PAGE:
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Germany signs Artemis Accords


Officials from the United States and Germany mark Germany's signing of the Artemis Accords in Washington Sept. 14. Credit: NASA/Keegan Barber

Germany signed the Artemis Accords Sept. 14, adding one of Europe’s largest space powers to a document outlining best practices for sustainable space exploration.


Germany became the 29th country to sign the accords during a ceremony at the German ambassador’s residence in Washington attended by U.S. and German officials. The document was signed by Walter Pelzer, director general for the German space agency at the German Aerospace Center, or DLR.


“Germany and the United States have been successful partners in space for a long time,” Pelzer said in a statement. “The German signing of the Artemis Accords gives a further boost to this joint endeavor to carry out programs for the exploration of space.”

NASA Administrator Bill Nelson said in a statement he was “thrilled” by the signing.


“Germany has long been one of NASA’s closest and most capable international partners, and their signing today demonstrates their leadership now and into the future, a future defined by limitless possibilities in space and the promise of goodwill here on Earth.”

Germany is also one of the biggest European space nations. It committed 3.5 billion euros ($3.7 billion) to the European Space Agency at last November’s ministerial summit, more than any other member. Five of the six largest contributors to ESA — Germany, France, Italy, the United Kingdom and Spain — have now signed the accords, along with several other members.



“As a political commitment, the power of the Accords comes from the diversity and unity of its signatories,” said Mike Gold, chief growth officer at Redwire Space and a former NASA official who helped lead development of the accords. “Germany signing unifies the largest contributors to ESA and sends an unqualified message to all nations that this unprecedented coalition of countries stand united in support of a peaceful and prosperous future in space for all of humanity to enjoy.”


German officials did not publicly state why they waited until now to sign the accords. In a statement, DLR said that the accords “reaffirm” their commitment to the Outer Space Treaty and related international agreements. Backers of the accords have long argued that the document is intended to “operationalize” the Outer Space Treaty by explaining how certain principles contained in it should be carried out.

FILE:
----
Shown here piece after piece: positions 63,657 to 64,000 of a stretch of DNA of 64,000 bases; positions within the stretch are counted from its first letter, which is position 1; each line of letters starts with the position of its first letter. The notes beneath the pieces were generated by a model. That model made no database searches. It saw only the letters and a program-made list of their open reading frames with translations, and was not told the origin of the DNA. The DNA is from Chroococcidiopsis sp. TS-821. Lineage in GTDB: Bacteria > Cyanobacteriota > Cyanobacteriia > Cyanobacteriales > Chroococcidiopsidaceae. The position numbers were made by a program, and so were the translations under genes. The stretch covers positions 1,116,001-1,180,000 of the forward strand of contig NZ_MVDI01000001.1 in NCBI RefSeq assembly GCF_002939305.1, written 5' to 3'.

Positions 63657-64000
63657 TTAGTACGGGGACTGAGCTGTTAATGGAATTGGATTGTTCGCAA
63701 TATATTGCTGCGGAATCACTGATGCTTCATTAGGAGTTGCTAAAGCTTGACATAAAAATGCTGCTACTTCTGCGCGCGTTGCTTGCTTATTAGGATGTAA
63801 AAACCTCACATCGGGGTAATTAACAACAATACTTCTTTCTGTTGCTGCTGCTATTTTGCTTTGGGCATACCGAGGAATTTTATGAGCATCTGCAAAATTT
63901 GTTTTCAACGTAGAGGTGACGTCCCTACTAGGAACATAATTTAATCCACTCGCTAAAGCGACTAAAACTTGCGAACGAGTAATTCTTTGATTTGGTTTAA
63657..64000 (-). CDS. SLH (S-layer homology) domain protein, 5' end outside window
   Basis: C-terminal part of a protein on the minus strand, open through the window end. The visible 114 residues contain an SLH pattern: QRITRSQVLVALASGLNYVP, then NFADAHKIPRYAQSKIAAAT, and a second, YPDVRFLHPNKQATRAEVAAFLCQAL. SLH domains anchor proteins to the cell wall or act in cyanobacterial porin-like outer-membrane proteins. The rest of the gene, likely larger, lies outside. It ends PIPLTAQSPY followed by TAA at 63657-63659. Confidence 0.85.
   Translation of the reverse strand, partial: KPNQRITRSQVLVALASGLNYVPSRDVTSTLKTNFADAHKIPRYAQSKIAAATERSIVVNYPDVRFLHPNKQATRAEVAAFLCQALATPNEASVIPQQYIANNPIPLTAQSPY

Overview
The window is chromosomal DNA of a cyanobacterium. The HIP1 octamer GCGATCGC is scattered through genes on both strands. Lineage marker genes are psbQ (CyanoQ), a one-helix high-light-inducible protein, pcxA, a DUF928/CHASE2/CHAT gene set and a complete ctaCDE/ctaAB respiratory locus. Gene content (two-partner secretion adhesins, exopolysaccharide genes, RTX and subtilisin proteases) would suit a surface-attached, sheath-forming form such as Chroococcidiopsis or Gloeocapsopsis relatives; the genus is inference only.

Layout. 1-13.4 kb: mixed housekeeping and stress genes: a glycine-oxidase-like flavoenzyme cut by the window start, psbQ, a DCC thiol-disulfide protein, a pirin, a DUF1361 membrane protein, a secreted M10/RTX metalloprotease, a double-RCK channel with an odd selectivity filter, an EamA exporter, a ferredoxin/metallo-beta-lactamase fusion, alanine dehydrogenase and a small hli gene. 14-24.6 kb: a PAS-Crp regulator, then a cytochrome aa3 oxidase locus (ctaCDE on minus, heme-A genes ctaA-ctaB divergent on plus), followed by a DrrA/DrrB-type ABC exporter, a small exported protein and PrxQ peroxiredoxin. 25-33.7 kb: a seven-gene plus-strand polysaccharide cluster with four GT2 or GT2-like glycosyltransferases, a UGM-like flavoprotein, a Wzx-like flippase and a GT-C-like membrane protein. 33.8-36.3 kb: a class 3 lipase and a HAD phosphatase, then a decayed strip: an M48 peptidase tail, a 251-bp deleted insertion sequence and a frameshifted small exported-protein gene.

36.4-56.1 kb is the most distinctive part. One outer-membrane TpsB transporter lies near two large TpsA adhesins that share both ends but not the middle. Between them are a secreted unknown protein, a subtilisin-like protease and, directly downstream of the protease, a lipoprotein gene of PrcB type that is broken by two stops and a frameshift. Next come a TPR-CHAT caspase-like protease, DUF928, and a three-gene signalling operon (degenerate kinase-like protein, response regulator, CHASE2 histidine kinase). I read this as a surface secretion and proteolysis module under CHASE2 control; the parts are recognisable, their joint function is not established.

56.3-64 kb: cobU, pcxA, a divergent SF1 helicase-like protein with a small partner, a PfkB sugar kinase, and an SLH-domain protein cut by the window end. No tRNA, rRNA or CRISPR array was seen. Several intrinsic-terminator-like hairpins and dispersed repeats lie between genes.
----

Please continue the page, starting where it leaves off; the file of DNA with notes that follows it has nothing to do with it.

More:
“The Outer Space Treaty is an incredible document that is as relevant today as it was in 1967. However, without the Artemis Accords, which implement the obligations of the Treaty, it’s just words on paper,” Gold said. “I’m thrilled that Germany is joining the Artemis Accords family of nations to ensure that the work of the United Nations transitions from concept to reality, creating a peaceful and prosperous future in space for all of humanity to enjoy.”

DLR added that it continued to support work to develop new binding space treaties, potentially on the issue of utilization of space resources, one of the topics covered in the Artemis Accords.


“Germany will continue to support the development of a binding international legal framework for activities on celestial bodies on the basis of the UN Outer Space Treaties, in particular as a basis for the use of space resources and for an improved exchange of information on space activities between all States Parties,” DLR stated.


Germany’s signing of the Artemis Accords comes shortly before signatories are scheduled to meet at the International Astronautical Congress in Baku, Azerbaijan, in early October. The members are expected to discuss progress by working groups studying issues regarding lunar surface operations and encouraging more emerging space nations to sign on to the accords.







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